General

Other articles about Bradford Photographic Society or photography in general

Our friendly and informative meetings run from September to June, and are normally held at the Upper Bolton Conservative Club (Idle Road, Bradford, BD2 4JN) on Thursday evenings from 7.30pm until approximately 9.30pm.

You can find our syllabus for the year under the BPS Events section. Prospective members are welcome to attend a meeting free of charge before (hopefully) deciding to join us.
Our members have a wide range of photographic interests, experience, and equipment. You can see examples of our photography in the Gallery section. We look forward to meeting you!

On Thursday evening, 19 May 2016, Bradford Photographic Society members were treated to another excellent speaker in the form of YPU judge and professional wedding photographer David Goodier. 

David gave us an informative and amusing talk about the advantages of gaining 
a licentiate distinction with the respected Royal Photographic Society (LRPS). 
Important advantages of LRPS raised included challenging ourselves as 
photographers through learning new techniques, the importance of planning and 
timing and improving our photographic skills overall. 
 

Whilst clearing our archives, I came across this video produced by one of our former members. I gives a short history the early years of photography.

The original files were for a Pictures2Exe composition, which I have converted to AVI format.

History Of Early Photography

You will have to right click on the file and save it to your computer before palying.

 

 

We all talk today about fantastic Japanese and German lenses, but we should not forget the old British lenses. When I was a young shaver, I bought an enlarging lens in a second hand shop for 4 pounds. A Taylor-Hobson Ental 2 80mm. At the time, I had a Minolta and an enlarging Nikkor lens. The Taylor-Hobson beat them both, hands down, so I sold them and made a decent profit.

At the time, all the Hollywood Mitchell BTN film cameras were equipped with British Taylor-Hobson lenses, and many a famous movie was shot through a British lens. But, alas, we could not compete in price with the Japanese, and the British camera industry went under. I have had, over the years, several British-made cameras, but the bodywork and shutters were not up to the German standard of workmanship. But the hand-built lenses were something to marvell at. Incedently, I still have that Taylor-Hobson enlarging lens kicking about somewhere.

The Bradford Photographic Society is a friendly group of amateur and semi-professional photographers, who meet every Thursday at 7.30pm (from September to June) in the downstairs meeting room of the Upper Bolton Conservative Club. Membership currently stands at about 50. Abilities range from novice to advanced, all ages welcome.

Our weekly meetings provide two things:

  • presentations on different aspects of photography, lasting up to 90 minutes
  • the opportunity for a friendly chat with like-minded people

The BPS produces a yearly Programme to cater for members' interests, and competitions to push the individual and provide useful feedback. Visitors are invited to attend a few meetings, free of charge, before deciding to join, and will be made very welcome. Membership is by payment of a yearly subscription of £35 (£30 concessions, £50 couple), which works out at 80 pence per meeting!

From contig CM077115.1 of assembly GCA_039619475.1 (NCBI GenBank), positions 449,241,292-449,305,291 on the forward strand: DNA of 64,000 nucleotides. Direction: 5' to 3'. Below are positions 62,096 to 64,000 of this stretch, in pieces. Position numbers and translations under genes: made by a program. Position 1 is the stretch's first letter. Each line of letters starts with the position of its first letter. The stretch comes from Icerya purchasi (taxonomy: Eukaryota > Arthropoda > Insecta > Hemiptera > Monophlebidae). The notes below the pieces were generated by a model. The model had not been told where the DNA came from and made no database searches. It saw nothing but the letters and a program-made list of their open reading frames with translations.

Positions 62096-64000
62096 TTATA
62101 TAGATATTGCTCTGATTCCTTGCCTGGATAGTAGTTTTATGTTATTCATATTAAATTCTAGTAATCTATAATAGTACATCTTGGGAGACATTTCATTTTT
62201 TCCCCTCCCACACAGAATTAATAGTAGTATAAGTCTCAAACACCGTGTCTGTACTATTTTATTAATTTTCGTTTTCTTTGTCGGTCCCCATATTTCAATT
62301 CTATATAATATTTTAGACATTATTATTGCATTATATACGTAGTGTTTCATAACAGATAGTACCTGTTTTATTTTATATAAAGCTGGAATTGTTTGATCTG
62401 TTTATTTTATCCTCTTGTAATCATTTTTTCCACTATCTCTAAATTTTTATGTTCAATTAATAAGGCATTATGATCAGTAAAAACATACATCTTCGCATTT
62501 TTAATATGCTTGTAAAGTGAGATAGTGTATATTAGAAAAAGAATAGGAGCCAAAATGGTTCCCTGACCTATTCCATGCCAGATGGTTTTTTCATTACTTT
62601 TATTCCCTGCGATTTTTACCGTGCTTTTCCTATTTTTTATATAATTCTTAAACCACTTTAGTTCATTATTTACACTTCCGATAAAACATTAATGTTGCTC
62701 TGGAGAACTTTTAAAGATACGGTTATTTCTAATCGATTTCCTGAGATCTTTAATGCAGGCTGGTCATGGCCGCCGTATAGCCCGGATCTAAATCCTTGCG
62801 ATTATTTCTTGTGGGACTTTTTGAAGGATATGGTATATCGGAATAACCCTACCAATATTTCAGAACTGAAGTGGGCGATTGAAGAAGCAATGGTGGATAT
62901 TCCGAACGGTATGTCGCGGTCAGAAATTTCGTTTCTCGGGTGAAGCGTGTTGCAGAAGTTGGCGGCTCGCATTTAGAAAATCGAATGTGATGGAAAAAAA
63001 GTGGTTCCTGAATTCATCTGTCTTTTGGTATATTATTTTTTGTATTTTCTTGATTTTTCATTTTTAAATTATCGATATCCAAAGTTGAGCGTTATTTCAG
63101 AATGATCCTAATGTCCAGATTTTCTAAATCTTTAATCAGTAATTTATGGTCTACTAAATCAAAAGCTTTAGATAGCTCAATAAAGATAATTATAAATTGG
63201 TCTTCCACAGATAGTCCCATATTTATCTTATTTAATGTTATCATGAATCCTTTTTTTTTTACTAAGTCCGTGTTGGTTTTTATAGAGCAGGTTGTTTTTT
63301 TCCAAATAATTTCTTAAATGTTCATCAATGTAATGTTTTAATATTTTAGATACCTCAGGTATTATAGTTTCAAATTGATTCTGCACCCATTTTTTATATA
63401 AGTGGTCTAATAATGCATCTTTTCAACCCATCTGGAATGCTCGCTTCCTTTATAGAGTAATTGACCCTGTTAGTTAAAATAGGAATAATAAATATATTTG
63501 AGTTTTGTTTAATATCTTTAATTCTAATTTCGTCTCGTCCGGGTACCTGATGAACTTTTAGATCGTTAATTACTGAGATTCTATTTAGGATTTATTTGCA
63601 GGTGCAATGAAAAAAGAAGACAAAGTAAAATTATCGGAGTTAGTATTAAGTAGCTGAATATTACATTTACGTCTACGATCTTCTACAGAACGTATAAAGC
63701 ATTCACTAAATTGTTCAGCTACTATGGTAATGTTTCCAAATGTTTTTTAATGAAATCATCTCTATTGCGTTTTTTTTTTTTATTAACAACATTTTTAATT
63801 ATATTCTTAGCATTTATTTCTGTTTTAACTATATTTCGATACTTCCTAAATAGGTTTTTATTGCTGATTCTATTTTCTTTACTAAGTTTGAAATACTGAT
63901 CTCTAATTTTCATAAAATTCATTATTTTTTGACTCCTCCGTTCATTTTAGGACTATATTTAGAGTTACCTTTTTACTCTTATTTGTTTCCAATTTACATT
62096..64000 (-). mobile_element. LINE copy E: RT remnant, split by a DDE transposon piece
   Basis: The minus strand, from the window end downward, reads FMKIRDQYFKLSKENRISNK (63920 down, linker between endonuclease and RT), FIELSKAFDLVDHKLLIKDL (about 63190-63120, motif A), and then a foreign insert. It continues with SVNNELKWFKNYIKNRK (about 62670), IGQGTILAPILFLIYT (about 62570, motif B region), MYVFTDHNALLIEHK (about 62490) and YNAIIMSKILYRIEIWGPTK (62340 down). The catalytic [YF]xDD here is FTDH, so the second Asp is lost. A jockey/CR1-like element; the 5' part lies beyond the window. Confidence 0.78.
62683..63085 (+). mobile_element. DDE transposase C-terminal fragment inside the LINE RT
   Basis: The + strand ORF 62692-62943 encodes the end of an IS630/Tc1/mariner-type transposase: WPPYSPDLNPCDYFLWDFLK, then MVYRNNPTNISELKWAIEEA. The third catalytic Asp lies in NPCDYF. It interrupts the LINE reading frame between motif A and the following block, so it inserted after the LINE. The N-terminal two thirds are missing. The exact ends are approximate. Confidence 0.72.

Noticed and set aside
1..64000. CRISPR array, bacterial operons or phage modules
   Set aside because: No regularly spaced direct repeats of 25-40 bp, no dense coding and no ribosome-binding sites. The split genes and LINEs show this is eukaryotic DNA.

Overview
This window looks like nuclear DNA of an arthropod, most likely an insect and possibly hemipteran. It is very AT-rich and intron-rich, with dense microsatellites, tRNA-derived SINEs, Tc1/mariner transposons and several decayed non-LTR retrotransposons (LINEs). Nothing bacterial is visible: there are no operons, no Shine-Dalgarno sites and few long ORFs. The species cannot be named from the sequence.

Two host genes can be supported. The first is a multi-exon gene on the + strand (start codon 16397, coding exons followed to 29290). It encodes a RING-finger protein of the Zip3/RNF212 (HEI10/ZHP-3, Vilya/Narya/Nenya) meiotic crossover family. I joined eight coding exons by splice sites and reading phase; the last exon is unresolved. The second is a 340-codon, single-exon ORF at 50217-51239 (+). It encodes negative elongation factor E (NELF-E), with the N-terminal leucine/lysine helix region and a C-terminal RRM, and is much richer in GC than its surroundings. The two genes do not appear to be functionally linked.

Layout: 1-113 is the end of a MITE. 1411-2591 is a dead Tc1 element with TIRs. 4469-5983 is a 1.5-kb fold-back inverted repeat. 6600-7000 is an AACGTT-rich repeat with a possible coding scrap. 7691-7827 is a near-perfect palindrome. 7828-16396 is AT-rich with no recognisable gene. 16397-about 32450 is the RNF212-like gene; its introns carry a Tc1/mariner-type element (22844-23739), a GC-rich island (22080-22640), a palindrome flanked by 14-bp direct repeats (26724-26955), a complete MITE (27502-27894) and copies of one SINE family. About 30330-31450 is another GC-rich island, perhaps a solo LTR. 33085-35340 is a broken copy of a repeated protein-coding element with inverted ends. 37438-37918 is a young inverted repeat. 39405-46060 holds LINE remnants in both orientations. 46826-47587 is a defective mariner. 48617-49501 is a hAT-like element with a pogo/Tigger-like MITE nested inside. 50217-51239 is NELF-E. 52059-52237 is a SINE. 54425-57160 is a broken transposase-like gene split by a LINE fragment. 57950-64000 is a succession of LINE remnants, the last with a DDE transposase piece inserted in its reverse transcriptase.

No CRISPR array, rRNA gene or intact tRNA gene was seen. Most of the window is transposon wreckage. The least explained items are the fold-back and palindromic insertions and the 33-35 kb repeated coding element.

The BPS was founded in 1860, making it one of the oldest photographic societies in the world. It was one of the founders of the Yorkshire Photographic Union, and is affiliated to the Photographic Alliance of Great Britain. It is also a member of the West Yorkshire Inter-club group, winning the 2013-14 championship.

  • Do you have a definitive attitude to your photography?
  • Do you really try and take your time in setting up the perfect composition, for what is available, to make the perfect image?
  • Do you consider using Aperture or Shutter priority, rather than Auto Program?
  • Do you consider if exposure compensation will help to improve the final outcome?
  • Are you sure the White Balance on your camera is set for the current conditions?
  • Should you shoot in Raw or Jpeg or Tiff?
  • Would Landscape or Portrait format suit the composition better?
  • Would changing the ISO help, or cause unnecessary noise, or improve a given effect situation?
  • Would it be better to wait for the light/darkness to arrive just get the perfect image?
  • Have you checked the settings on your camera since last time you used it?

I am sure everybody at sometime have considered some of the above points prior to pressing the shutter button. Perhaps some of us suffer from the machine gun effect, assuming that if we take enough, some images will come out good.

  • Do we take the image and believe that it will look better after some post-processing in Photoshop?
  • Do we shoot an image to suit a title, or think of a title afterwards?

I think the answers to some of these questions are very simple. Photography should be enjoyable, no matter what standard of ability you are at, and no matter what equipment you use. It is an activity which can never be completely learnt in any one lifetime, no matter what age you start at. Technology is like moving sand, it constantly changes and we go to the next level. However, it is this constantly changing battle that keeps our interest going, If there was not a challenge, where would the fun be? Photography is a media for all, no matter what your gender, age, abled or disabled. Photographers come from every walk of life. So why continue making these decisions by yourself?

Join the Bradford Photographic Society and be involved with like-minded people, and share the satisfaction that only Photography can give.

Paul Richards (President), BPS